Year-to-year forecasts of summer Arctic Sea Ice extent aren’t reliable. That’s according to a report out from the National Snow and Ice Data Center. But A two-day workshop that starts Tuesday in Colorado will focus on ways to improve sea ice extent predictions.
Every year various groups set out to predict summer Arctic sea ice extent. The information is useful for ship navigators, biologists who study marine mammals and scientists who consider sea ice a sensitive climate change indicator. A new study finds that the forecasts aren’t always reliable.
“The wildcard really still is the summer weather patterns,” Julienne Stroeve, a Senior Research Scientist at the National Snow and Ice Data Center, said.
She and colleagues looked at more than 300 forecasts from the last six years. She says improved summer weather predictions as well as satellite measurements of sea ice thickness and concentration could help forecasting.
“We don’t predict the summer weather yet and because of that the sea ice is still sensitive to what happens in the summer time which makes these predictions difficult during those anomalous years,” Stroeve said.
Arctic sea ice reaches its minimum extent in September. Stroeve says 2012 and 2013 were anomalous years when predictions fail. She says that’s because the extent of the ice strayed from what has otherwise been accepted as a general downward trend since satellites started keeping track in 1979.
“It didn’t seem to matter so much as a group what method your were employing to do the sea ice forecasting,” Stroeve explained. “So, if you were using a statistical approach to forecast what the September ice extent would be, or if you used a model sophisticated modeling approach where you’re initializing sea ice atmospheric models with boundary conditions of where the ice is and what the atmosphere is, and then run those forward, those didn’t do any better.”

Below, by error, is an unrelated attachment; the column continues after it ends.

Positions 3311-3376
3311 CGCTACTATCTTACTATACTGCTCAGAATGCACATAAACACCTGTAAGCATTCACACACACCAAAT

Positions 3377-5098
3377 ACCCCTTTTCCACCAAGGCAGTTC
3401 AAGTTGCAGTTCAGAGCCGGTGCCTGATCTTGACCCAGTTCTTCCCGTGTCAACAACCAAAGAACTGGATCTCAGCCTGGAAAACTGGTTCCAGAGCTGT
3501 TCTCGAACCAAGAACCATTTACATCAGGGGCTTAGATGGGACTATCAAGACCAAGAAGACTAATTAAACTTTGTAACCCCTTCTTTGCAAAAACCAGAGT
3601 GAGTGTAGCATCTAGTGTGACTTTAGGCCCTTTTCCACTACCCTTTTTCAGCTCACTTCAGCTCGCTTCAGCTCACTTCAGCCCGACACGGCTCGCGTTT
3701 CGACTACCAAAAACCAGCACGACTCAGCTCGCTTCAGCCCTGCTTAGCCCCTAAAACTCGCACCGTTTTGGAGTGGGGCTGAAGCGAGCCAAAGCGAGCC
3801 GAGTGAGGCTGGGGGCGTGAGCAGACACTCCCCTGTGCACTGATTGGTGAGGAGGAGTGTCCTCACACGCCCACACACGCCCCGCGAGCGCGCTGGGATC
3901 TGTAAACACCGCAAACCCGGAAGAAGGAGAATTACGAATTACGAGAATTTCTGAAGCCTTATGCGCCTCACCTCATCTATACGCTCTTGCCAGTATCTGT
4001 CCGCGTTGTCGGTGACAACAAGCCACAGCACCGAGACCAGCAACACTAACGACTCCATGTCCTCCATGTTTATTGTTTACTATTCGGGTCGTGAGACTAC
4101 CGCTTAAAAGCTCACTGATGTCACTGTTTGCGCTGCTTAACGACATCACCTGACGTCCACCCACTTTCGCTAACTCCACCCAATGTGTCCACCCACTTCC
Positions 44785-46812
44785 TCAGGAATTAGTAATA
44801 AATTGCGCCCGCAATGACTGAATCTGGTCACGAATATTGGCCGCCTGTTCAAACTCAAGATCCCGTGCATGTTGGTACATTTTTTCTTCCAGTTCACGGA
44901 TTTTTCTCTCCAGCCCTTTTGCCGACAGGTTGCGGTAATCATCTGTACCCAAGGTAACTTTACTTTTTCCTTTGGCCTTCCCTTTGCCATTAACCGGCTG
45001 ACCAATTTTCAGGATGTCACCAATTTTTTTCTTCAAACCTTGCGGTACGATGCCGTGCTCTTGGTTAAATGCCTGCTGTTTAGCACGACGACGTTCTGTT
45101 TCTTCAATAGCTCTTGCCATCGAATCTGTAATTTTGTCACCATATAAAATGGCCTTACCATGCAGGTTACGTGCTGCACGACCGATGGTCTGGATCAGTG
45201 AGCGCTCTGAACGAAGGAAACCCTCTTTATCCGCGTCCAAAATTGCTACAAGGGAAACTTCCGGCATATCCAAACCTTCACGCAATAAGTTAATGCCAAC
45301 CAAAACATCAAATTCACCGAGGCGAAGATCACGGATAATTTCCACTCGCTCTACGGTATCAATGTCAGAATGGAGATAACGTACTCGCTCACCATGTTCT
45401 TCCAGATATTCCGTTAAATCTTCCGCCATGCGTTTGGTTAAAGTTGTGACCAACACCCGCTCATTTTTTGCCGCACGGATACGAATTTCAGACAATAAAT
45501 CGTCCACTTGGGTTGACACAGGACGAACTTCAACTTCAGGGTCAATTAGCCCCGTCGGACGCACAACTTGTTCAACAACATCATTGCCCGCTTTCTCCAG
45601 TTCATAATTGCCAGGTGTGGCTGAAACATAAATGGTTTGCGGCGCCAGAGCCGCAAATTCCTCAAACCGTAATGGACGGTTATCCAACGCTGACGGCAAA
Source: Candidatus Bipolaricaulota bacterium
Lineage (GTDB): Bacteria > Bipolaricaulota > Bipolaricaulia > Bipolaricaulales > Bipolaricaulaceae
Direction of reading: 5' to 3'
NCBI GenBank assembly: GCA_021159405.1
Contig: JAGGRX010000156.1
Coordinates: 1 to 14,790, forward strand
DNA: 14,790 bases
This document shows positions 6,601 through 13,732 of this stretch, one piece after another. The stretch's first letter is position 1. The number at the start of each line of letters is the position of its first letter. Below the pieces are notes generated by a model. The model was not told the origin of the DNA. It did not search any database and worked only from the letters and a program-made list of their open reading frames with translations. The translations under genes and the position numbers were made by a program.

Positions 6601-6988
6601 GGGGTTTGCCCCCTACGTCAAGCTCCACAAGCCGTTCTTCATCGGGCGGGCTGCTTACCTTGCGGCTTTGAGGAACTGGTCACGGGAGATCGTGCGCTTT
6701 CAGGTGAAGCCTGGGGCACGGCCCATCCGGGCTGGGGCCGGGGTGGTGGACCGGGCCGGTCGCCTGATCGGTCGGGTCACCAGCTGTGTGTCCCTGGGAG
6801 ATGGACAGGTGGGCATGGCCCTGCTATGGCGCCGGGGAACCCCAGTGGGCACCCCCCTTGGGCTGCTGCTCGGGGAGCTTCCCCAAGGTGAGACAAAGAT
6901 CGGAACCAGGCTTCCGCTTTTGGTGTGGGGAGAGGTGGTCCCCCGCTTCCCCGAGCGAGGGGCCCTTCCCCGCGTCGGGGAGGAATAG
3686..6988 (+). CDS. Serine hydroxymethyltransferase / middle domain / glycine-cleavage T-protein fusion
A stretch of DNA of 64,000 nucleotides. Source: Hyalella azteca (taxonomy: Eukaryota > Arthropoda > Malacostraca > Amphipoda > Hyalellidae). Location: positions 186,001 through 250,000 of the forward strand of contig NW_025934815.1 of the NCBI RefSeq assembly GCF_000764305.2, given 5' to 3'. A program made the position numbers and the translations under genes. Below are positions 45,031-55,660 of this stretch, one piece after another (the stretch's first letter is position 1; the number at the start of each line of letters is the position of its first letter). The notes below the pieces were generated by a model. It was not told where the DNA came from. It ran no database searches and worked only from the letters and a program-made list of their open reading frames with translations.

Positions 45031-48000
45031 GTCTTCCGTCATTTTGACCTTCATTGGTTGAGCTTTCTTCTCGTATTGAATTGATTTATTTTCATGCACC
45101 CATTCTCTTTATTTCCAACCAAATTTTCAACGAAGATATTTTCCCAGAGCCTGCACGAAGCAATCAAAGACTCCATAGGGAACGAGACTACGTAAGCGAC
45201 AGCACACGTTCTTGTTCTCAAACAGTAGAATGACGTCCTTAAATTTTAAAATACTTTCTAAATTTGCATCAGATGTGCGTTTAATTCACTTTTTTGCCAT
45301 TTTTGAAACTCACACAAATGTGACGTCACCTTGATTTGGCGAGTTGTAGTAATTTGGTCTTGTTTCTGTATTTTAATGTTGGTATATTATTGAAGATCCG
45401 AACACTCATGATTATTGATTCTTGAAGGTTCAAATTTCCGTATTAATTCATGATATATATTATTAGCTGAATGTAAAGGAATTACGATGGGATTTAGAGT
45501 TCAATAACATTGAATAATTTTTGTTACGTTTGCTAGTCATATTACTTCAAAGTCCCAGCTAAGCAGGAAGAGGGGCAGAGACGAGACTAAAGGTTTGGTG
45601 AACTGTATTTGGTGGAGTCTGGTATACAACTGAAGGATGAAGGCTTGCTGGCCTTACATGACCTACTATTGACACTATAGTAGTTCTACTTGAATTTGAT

She says when forecasting takes place also doesn’t affect accuracy.
“The forecasts for what was going to happen in September also didn’t necessarily get any better if you initialized your forecast in June, July or August and I thought that was curious because you would think as the summer progresses, you update your forecast with the current ice conditions that probably you should do a bit better forecast for what’s going to happen in September.”
She says looking back at old forecasts could be helpful for future forecasts. ““You’d call that hindcast model evaluation so, go back in time and say ‘Well, would you have actually predicted the extent right if you had had all the relevant data that you needed, or is there a problem with the forecasting method itself?’”
Stroeve and colleagues are in Boulder this week for a Sea Ice Prediction workshop to discuss how to improve future forecasts.